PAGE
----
A Law To Switch Off Home EV Chargers In The UK Could Be Coming

The UK government believes that these changes can take less pressure off of the grid, preventing blackouts in the process. These changes could benefit EV drivers in the long-haul as it encourages them to charge their vehicles when it’s cheaper to do so.

Electric Car Charger
The future is smart chargers or nothing moving forwards

Petrol shortages have run rampant this week in the UK, which could have overshadowed this particular news. News that will affect those who charge their EVs at home in the not so distant future.

The UK government plans to pass legislation that will switch off home EV chargers during peak times. A change like this would reduce the number of blackouts and encourage EV owners with home chargers installed to charge their vehicles when there’s less strain on the grid.

Public and rapid chargers on motorways and other spaces will be exempt from this rule. It’s just home units that will be affected. Workplace chargers would be grouped in with home chargers on this occasion.

This was announced by Grant Shapps, the UK’s Transport Secretary. The proposed law states that installed electric car chargers may not function as standard for up to nine hours a day.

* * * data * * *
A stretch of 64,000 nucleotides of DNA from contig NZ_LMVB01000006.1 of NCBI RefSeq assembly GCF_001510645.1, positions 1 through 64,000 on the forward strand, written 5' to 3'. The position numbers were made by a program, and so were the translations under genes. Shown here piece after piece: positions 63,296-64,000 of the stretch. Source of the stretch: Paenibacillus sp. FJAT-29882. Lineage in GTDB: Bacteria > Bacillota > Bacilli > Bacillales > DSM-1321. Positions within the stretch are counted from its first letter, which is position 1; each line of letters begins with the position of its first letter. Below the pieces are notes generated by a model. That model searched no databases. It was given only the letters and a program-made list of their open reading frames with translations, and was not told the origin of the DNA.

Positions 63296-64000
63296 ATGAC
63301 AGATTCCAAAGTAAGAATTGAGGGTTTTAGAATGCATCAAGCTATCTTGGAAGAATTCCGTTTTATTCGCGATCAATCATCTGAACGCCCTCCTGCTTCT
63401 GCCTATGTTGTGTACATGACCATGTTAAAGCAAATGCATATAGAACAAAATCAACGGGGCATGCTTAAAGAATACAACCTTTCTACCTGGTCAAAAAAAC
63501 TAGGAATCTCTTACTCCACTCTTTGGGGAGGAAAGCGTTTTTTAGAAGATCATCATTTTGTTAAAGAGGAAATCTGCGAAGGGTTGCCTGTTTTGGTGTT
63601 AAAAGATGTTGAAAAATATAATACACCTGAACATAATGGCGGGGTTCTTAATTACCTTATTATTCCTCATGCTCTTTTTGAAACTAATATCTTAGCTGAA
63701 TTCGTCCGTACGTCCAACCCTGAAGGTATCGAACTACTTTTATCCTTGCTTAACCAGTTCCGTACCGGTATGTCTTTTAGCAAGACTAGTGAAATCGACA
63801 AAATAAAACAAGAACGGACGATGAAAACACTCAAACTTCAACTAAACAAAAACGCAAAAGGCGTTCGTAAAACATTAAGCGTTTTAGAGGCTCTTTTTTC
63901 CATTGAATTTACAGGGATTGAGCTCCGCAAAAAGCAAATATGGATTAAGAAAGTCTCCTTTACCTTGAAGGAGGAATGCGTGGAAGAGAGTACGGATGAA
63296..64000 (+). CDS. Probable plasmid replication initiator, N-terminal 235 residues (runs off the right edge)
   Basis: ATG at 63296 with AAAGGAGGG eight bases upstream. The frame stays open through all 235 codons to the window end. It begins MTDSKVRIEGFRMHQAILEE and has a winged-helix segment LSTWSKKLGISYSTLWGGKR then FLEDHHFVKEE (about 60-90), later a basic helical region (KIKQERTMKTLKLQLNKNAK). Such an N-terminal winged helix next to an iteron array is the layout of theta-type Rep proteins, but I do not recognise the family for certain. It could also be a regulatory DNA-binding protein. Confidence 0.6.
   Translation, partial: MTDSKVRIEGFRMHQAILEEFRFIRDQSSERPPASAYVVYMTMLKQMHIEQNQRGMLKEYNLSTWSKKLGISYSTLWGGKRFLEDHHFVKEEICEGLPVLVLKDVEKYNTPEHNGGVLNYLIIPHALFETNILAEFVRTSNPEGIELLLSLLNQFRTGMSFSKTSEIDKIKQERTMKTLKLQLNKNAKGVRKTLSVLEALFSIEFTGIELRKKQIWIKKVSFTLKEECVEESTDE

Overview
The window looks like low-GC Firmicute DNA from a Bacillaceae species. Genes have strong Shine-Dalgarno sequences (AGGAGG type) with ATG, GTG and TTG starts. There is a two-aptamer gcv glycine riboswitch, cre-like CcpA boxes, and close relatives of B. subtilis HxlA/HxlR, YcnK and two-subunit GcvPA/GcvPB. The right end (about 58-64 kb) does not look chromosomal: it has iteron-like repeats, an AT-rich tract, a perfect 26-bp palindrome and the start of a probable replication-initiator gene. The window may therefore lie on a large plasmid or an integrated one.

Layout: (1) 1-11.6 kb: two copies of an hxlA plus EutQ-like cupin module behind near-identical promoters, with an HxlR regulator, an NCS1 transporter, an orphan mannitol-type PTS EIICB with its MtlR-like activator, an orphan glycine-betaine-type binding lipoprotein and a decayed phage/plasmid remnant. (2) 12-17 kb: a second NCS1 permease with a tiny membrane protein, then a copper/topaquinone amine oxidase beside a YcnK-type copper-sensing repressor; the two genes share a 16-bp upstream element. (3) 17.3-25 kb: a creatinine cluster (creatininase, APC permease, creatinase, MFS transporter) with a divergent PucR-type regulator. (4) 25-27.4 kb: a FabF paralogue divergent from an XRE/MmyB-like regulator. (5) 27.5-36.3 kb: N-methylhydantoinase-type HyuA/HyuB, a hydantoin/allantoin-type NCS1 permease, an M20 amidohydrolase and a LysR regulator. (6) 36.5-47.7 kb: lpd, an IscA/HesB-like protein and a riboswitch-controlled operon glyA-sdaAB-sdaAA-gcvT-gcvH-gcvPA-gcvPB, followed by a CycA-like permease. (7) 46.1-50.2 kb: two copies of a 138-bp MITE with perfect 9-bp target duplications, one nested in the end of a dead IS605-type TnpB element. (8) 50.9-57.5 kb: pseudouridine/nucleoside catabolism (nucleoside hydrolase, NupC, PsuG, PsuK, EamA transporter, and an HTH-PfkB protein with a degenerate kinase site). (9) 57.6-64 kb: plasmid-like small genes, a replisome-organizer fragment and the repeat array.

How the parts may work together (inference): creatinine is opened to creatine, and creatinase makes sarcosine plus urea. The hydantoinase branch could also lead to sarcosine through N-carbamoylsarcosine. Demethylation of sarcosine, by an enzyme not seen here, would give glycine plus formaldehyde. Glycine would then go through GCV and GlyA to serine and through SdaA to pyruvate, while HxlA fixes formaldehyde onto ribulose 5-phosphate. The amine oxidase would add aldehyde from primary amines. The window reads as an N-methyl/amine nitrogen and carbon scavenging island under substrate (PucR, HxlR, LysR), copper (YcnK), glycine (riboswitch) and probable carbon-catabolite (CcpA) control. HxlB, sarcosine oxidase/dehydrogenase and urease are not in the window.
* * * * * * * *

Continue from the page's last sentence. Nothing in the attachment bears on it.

Moving forwards, from May 30, 2022, all new home/workplace chargers must be classed as “smart” chargers, complete with an active internet connection. We can only assume this would allow the gov to turn off these chargers as they see fit.

The government has said it could impose “randomised delays” of up to 30 minutes on individual chargers in order to prevent grid spikes in set locations.

It might sound all doom and gloom, but these changes would actually benefit EV drivers.

If you own an electric car charger at home, then you know that charging at certain times (between 5pm and 7pm) is a lot more expensive than they’d like to admit.

Charging at off-peak times would save you money, especially if your provider offers “Economy 7” electricity rates.

Saving money at peak times is the MO of the upcoming Equiwatt app (check out our interview with Geoff Phillips to learn more).

Given the current rise in EV owners and home charging units, we knew something like this was coming. Also, it makes sense that the UK government is making these changes ahead of time, whether you agree with it or not.

Sooner rather than later, everyone will own an EV — by 2030, to be specific. But what do you think of the proposed legislation? Is it a good idea? Or does it negatively affect those that can only charge their vehicles at set times? Leave a comment below.

  • Leave a comment

    Your email address will not be published. Required fields are marked *